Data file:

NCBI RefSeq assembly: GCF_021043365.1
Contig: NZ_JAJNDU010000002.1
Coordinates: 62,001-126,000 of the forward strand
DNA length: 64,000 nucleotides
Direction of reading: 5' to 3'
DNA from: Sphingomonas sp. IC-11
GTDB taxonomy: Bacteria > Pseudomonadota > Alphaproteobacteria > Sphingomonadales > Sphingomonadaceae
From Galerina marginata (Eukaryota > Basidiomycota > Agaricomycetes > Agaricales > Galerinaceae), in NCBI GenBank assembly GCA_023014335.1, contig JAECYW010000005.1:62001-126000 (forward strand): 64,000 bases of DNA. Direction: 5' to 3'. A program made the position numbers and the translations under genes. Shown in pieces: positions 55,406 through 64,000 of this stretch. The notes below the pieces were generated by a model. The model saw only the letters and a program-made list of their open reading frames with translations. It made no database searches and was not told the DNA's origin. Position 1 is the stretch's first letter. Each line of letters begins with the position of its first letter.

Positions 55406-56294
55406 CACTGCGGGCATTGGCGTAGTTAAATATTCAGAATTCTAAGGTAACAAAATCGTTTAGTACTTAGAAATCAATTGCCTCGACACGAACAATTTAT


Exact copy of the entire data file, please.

NCBI RefSeq assembly: GCF_021043365.1
Contig: NZ_JAJNDU010000002.1
Coordinates: 62,001-126,000 of the forward strand
DNA length: 64,000 nucleotides
Direction of reading: 5' to 3'
DNA from: Sphingomonas sp. IC-11
GTDB taxonomy: Bacteria > Pseudomonadota > Alphaproteobacteria > Sphingomonadales > Sphingomonadaceae
From Galerina marginata (Eukaryota > Basidiomycota > Agaricomycetes > Agaricales > Galerinaceae), in NCBI GenBank assembly GCA_023014335.1, contig JAECYW010000005.1:62001-126000 (forward strand): 64,000 bases of DNA. Direction: 5' to 3'. A program made the position numbers and the translations under genes. Shown in pieces: positions 55,406 through 64,000 of this stretch. The notes below the pieces were generated by a model. The model saw only the letters and a program-made list of their open reading frames with translations. It made no database searches and was not told the DNA's origin. Position 1 is the stretch's first letter. Each line of letters begins with the position of its first letter.

Positions 55406-56294
55406 CACTGCGGGCATTGGCGTAGTTAAATATTCAGAATTCTAAGGTAACAAAATCGTTTAGTACTTAGAAATCAATTGCCTCGACACGAACAATTTAT